The fundamentals of swimming are the same whatever the age of the swimmer - we all need the same set of skills in order to be safe and confident in water and to propel ourselves efficiently. Depending on the baby swim school, some skills may be taught or broken down in different ways, some things are given more emphasis than others, and the fundamentals could be taught in a different order, but all should be covered.
Baby swim schools group their swimmers in different ways too, depending on how they plan their lessons. For large national franchises, it makes sense for swimmers to progress up through a set sequences of lessons, levels or chapters, with one or two new skills introduced in order on set weeks. That ensures that all over the country one franchise works at the same pace as another - children could move to swim at a different pool with the same franchise, and they would slot straight in having completed the same skills. It makes teachers accountable too.
Working in such a way makes sense when you have hundreds of swimming teachers, but when you have just a few it's nice to have a little more flexibility. Every group of swimmers is completely different, and within the class each swimmer is individual too. It's nice to be able to work at the pace of the group, rather than a pace dictated by a lesson plan. Some weeks in my classes we cover three new skills with ease - some weeks I introduce a new hold and the children just aren't ready to learn it yet. Sometimes a group needs some more reinforcement of the skills we introduced the previous weeks, and some weeks a group of toddlers will have a special request for a song or activity we haven't done in a while. Some weeks half the swimmers are ready to move on while the other half need to take things at a slower pace. When the teacher is able to be guided by the class, all needs can be accommodated.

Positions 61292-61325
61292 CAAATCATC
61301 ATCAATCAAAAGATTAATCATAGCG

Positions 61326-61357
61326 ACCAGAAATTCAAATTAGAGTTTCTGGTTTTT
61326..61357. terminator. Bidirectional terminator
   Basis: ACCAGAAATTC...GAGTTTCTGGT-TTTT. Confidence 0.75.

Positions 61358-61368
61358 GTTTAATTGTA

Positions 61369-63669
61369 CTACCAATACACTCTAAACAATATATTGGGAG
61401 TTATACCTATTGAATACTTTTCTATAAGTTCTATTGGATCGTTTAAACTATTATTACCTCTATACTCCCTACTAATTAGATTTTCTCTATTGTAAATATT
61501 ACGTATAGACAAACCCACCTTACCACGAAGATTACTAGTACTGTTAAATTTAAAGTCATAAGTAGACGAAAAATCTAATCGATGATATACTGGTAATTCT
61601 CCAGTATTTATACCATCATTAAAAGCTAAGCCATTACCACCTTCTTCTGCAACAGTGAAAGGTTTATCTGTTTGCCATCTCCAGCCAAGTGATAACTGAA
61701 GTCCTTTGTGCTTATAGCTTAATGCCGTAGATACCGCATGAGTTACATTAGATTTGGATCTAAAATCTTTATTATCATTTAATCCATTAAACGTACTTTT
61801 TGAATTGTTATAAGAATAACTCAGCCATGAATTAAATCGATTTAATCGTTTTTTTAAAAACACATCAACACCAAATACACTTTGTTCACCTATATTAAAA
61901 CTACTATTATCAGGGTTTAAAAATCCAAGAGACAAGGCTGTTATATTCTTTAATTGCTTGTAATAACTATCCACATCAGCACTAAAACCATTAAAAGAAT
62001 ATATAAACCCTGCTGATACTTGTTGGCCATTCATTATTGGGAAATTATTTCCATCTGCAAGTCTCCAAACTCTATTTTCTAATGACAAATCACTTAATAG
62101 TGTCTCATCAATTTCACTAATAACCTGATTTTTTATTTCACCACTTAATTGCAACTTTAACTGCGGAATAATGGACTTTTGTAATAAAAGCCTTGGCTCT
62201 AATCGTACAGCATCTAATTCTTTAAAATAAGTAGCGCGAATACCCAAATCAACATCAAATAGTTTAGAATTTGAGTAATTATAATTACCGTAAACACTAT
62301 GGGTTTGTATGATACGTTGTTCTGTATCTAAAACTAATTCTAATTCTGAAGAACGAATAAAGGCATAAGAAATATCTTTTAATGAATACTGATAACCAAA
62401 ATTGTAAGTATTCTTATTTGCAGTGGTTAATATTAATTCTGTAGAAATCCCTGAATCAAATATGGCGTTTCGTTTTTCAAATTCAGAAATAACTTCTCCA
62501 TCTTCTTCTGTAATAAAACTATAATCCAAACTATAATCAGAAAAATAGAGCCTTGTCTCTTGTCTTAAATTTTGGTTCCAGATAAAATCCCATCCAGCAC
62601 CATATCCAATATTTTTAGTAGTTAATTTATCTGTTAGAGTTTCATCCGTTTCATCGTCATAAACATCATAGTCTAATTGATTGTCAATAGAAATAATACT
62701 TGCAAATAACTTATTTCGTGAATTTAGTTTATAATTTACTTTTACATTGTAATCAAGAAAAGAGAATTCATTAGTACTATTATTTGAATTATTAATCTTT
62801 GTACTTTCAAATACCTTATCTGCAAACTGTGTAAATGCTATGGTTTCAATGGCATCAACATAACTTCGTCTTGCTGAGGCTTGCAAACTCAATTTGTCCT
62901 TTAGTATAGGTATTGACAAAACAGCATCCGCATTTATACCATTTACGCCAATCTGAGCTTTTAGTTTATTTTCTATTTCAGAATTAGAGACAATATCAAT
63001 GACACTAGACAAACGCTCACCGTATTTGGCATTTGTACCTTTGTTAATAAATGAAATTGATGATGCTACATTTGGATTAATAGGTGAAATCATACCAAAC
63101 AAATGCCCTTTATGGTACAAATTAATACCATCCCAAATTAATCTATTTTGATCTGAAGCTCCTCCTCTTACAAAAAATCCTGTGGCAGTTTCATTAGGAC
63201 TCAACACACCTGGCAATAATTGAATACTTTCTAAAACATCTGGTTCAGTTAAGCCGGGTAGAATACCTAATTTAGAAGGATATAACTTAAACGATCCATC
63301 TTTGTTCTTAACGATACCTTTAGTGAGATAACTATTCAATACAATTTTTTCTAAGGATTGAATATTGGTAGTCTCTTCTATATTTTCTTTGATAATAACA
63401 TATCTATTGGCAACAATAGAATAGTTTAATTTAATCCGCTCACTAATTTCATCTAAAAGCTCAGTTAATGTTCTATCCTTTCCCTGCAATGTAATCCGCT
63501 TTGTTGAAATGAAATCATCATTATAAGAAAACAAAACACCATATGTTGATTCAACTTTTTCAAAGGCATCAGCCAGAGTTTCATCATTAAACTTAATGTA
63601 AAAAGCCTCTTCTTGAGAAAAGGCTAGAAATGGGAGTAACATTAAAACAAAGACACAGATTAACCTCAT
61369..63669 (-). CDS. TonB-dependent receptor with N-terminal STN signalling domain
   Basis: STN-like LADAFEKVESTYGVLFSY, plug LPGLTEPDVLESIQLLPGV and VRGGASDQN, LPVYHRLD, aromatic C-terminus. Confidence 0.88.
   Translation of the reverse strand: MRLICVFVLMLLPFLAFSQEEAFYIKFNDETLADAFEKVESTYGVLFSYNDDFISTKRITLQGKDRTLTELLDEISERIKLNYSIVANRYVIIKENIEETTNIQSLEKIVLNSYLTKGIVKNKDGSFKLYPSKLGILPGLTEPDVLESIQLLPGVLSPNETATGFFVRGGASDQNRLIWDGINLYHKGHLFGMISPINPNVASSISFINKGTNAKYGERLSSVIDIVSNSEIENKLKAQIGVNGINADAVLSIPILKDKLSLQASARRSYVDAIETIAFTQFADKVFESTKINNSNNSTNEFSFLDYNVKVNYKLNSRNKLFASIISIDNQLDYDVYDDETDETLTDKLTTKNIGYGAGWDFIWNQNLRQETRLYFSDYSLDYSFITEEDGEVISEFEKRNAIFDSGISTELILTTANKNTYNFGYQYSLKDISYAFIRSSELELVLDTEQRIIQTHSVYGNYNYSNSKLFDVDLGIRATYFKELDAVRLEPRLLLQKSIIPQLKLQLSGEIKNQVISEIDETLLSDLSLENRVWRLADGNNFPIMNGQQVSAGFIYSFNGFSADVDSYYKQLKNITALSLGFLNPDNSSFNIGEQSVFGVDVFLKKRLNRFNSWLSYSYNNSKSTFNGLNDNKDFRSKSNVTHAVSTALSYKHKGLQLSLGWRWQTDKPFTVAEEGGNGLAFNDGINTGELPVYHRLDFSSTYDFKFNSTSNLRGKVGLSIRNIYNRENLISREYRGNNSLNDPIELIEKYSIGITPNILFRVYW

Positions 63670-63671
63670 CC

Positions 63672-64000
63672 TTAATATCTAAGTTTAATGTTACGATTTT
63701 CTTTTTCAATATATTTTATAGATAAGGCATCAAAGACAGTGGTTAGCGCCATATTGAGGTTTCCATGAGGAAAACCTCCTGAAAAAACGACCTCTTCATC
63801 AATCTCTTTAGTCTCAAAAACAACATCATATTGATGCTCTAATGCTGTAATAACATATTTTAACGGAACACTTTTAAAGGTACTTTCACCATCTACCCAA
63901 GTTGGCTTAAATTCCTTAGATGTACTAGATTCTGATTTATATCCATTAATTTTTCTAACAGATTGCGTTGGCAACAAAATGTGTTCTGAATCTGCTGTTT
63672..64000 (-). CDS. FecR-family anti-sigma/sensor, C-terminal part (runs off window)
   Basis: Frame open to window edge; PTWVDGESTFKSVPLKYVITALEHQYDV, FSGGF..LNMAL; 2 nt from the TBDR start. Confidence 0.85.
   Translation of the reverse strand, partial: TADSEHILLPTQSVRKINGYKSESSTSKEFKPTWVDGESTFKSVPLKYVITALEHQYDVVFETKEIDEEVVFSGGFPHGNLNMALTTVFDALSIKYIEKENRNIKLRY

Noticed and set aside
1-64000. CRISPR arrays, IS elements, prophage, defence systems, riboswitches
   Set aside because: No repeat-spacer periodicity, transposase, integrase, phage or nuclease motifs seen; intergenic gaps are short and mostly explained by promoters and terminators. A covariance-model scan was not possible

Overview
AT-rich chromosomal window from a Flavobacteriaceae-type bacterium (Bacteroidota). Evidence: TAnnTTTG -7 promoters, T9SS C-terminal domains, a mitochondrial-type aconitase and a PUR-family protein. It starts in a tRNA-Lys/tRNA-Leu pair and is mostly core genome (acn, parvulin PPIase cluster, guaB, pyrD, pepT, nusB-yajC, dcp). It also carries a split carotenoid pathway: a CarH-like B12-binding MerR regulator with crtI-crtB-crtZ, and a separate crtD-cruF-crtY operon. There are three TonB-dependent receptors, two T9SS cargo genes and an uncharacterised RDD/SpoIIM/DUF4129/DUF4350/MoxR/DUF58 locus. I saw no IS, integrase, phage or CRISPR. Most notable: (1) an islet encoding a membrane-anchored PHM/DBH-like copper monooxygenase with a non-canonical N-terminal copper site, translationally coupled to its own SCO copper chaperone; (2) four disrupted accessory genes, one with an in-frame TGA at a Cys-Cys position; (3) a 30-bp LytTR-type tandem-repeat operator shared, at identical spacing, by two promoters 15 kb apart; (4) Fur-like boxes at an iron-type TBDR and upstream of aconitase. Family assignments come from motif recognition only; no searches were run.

If I had to break the fundamental swimming skills down to fit my planner and slot neatly into a set number of weeks, things would feel stilted, gimmicky and artificial - having the freedom gives my classes the time they need to really get to grips with a new skill or enjoy an old favourite and tailor my teaching to the group. My planner is a huge sheet of A3, full of progressive skills and different song ideas and covered in scribbles to show where we've got to and what we're aiming for next.
If you're choosing a swim school for your baby or child, don't be afraid to ask the teachers how lessons are planned. Learning to swim is far from a linear process (especially for babies and children) and they need to be free to take a step sideways or even backwards as they progress forwards.